Faye Abdellah - Nursing Theorist
Biography and Career of Faye Glenn Abdellah
Faye Glenn Abdellah was born on March 13, 1919. Abdellah was the first nurse officer to earn the ranking of a two-star rear admiral. She was the first nurse and the first woman to serve as a Deputy Surgeon General. Her work changed the focus of nursing from disease-centered to patient-centered, and began to include the care of families and the elderly in nursing care. The Patient Assessment of Care Evaluation developed by Abdellah is now the standard used in the United States.
Her publications include Better Nursing Care Through Nursing Research and
Patient-Centered Approaches to Nursing. She also developed educational materials
in many areas of public health, including AIDS, hospice care, and drug addiction.
She was inducted into the National Women’s Hall of Fame in 2000.
Additional works written by Faye Abdellah include:
- Preparing Nursing Research for the 21st Century: Evolution, Methodologies, Challenges
- New Directions in Patient-Centered Nursing; Guidelines for Systems of Service, Education, and Research
- Surgeon General’s Workshop, Health Promotion and Aging proceedings. March 20-23, 1988
- Words of Wisdom from Pivotal Nurse Leaders
Faye Glenn Abdellah's Contribution to Nursing Theory: Twenty-One Nursing Problems
According to Abdellah’s Twenty-One Nursing Problems theory of nursing, “Nursing is
based on an art and science that moulds the attitudes, intellectual competencies,
and technical skills of the individual nurse into the desire and ability to help
people, sick or well, cope with their health needs.”
The patient-centered approach to nursing was developed from Abdellah’s practice,
and the theory is considered a human needs theory. It was created to help with nursing
education, so it most applicable in that area. The nursing model is intended to guide
care in hospitals, but can be applied to community nursing, as well.
The model has interrelated concepts of health and nursing problems, as well as problem-solving,
which is an activity inherently logical in nature.
Abdellah’s theory identifies ten steps to identify the patient’s problem and 11 nursing
skills used to develop a treatment typology. The ten steps are:
- Learn to know the patient.
- Sort out relevant and significant data.
- Make generalizations about available data in relation to similar nursing problems presented by other patients.
- Identify the therapeutic plan.
- Test generalizations with the patient and make additional generalizations.
- Validate the patient’s conclusions about his nursing problems.
- Continue to observe and evaluate the patient over a period of time to identify any attitudes and clues affecting his or her behavior.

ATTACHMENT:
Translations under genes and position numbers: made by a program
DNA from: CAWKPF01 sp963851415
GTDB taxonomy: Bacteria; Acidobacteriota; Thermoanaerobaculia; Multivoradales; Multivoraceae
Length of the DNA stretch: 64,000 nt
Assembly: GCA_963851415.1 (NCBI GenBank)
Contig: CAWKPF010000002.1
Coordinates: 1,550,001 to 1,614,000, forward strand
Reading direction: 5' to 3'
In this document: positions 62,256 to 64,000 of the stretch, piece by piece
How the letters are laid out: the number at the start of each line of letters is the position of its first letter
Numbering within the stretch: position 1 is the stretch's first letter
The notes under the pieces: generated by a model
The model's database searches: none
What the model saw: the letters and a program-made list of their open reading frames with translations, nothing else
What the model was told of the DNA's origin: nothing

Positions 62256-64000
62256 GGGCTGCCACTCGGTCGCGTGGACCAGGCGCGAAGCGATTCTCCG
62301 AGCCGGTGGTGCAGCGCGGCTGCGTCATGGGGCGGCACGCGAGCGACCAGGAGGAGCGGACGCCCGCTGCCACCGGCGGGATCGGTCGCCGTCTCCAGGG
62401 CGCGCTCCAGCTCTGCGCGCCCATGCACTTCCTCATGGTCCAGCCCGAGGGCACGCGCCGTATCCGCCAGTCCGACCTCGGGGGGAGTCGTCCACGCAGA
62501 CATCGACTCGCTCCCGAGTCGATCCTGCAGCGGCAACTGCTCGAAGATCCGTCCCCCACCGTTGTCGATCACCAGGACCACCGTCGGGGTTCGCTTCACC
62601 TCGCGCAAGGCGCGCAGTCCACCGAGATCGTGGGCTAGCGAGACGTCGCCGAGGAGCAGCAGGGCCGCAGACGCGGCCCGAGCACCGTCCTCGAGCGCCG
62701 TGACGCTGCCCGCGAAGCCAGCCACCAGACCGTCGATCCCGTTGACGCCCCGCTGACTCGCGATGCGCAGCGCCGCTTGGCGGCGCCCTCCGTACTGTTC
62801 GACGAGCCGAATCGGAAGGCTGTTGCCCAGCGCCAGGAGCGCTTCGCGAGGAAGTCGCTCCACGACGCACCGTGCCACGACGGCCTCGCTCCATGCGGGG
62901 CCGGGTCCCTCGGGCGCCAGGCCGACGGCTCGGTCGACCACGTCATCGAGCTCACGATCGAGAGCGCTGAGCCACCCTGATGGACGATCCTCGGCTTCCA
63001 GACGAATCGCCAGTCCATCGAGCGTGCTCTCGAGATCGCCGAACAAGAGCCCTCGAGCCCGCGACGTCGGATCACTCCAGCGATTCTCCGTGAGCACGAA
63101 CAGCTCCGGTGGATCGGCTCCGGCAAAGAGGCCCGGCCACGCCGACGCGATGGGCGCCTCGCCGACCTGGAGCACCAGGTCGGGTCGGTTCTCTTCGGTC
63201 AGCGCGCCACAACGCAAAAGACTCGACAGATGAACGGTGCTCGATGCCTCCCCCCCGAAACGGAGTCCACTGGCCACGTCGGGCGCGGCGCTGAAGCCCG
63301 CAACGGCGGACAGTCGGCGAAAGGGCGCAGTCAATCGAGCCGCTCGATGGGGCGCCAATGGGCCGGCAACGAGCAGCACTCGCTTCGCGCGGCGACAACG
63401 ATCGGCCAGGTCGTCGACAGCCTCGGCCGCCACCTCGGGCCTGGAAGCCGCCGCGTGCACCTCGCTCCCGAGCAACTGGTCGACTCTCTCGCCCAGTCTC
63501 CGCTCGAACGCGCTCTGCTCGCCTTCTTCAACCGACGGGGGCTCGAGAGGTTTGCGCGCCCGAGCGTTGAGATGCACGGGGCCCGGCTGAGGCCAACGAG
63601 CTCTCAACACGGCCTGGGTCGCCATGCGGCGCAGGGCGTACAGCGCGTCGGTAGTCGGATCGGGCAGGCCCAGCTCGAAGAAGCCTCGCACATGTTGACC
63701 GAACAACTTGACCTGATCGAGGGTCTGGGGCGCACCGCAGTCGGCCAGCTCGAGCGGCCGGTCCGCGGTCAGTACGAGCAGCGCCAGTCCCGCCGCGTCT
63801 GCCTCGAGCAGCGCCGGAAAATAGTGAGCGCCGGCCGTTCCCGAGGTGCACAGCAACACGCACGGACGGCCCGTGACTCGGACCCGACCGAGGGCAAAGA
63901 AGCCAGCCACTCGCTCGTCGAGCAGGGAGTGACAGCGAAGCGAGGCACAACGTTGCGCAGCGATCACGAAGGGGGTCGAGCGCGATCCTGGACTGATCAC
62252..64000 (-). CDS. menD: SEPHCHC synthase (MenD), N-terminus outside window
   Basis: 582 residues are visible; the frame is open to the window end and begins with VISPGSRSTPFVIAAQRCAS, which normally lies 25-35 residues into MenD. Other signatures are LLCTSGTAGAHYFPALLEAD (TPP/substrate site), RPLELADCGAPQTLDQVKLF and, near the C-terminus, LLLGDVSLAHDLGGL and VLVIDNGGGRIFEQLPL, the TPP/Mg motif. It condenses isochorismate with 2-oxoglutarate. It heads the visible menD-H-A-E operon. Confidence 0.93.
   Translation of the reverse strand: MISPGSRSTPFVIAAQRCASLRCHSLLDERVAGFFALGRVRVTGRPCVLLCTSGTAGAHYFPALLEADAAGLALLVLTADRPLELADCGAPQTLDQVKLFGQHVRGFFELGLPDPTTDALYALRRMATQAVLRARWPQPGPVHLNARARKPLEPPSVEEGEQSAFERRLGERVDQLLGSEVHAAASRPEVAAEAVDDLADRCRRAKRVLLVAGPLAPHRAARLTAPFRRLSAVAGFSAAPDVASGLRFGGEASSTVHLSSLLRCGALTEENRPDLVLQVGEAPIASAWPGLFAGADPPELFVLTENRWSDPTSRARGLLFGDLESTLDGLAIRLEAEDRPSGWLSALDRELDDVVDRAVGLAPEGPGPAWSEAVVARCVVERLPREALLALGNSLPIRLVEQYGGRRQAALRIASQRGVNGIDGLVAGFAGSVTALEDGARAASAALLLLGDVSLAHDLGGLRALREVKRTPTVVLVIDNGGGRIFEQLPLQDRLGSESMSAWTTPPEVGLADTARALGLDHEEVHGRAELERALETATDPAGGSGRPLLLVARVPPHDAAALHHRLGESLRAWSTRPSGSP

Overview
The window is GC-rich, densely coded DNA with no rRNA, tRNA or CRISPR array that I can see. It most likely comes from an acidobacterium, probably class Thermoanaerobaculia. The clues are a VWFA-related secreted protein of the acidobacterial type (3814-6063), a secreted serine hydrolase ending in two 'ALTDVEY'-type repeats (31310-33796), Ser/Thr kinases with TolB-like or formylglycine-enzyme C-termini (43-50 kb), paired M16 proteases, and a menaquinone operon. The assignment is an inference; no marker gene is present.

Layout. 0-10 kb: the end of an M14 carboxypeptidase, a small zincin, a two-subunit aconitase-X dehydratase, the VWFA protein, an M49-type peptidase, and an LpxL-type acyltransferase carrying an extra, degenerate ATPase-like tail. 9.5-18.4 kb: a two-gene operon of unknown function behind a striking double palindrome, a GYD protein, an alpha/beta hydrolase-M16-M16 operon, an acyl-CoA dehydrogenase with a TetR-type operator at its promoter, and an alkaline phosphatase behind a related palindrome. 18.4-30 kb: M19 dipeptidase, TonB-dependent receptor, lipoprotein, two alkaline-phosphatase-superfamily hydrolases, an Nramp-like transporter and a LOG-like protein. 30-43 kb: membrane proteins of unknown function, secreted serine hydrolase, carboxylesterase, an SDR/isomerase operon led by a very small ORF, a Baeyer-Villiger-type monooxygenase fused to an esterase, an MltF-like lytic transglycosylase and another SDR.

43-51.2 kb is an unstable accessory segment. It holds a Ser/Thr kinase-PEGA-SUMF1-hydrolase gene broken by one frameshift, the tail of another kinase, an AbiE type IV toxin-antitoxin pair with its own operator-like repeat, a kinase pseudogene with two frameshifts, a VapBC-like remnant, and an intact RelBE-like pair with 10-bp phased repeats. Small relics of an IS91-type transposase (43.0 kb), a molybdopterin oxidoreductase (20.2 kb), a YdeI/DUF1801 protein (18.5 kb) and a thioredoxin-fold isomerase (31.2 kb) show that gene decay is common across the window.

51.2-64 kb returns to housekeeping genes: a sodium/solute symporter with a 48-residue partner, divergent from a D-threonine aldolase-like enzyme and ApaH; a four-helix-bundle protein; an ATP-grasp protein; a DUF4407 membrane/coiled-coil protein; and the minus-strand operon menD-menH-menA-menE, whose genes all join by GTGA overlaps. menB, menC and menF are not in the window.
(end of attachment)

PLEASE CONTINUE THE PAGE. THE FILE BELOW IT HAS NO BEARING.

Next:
- Explore the patient and his or her family’s reactions to the therapeutic plan and involve them in the plan.
- Identify how the nurses feel about the patient’s nursing problems.
- Discuss and develop a comprehensive nursing care plan.
The 11 nursing skills are:
- observation of health status
- skills of communication
- application of knowledge
- teaching of patients and families
- planning and organization of work
- use of resource materials
- use of personnel resources
- direction of work of others
- therapeutic uses of the self
- nursing procedure
The model identifies nursing as a helping profession. Nursing care is doing something
to or for a patient, or providing information to the patient with the intention of meeting needs, increasing self-ability, or alleviating impairment. In other words,helping patients become more healthy.
Abdellah describes health as a state mutually exclusive of illness. There is no definition of health given by her in the theory, but she speaks to “total health needs” and “a healthy state of mind and body” in her description of nursing as a comprehensive service.
The nursing process in Abdellah’s Twenty-One Nursing Problems theory is: assessment, nursing diagnosis, planning, implementation, and evaluation.
In the assessment phase, nursing problems provide guidelines for the collection of data. A principle underlying the problem-solving approach is that for each identified problem, pertinent data is collected. The overt or covert nature of problems necessitates a direct or indirect approach, respectively.
The results of the collection of data in the assessment phase determine the patient’s
specific problems, which can be grouped under one or more of the broader nursing problems.
This creates the nursing diagnosis.
The statement of nursing problems most closely resembles goal statements. Using the
goals in the framework, a nursing care plan is developed and appropriate nursing interventions are determined. Putting those interventions in action is the implementation phase of the nursing process.
After the interventions have been carried out, the evaluation takes place. The most appropriate evaluation would be the nurses progress or lack of progress toward the achievement of the goals established in the planning phase.
For more detailed information: Abdellah’s Twenty-One Nursing Problems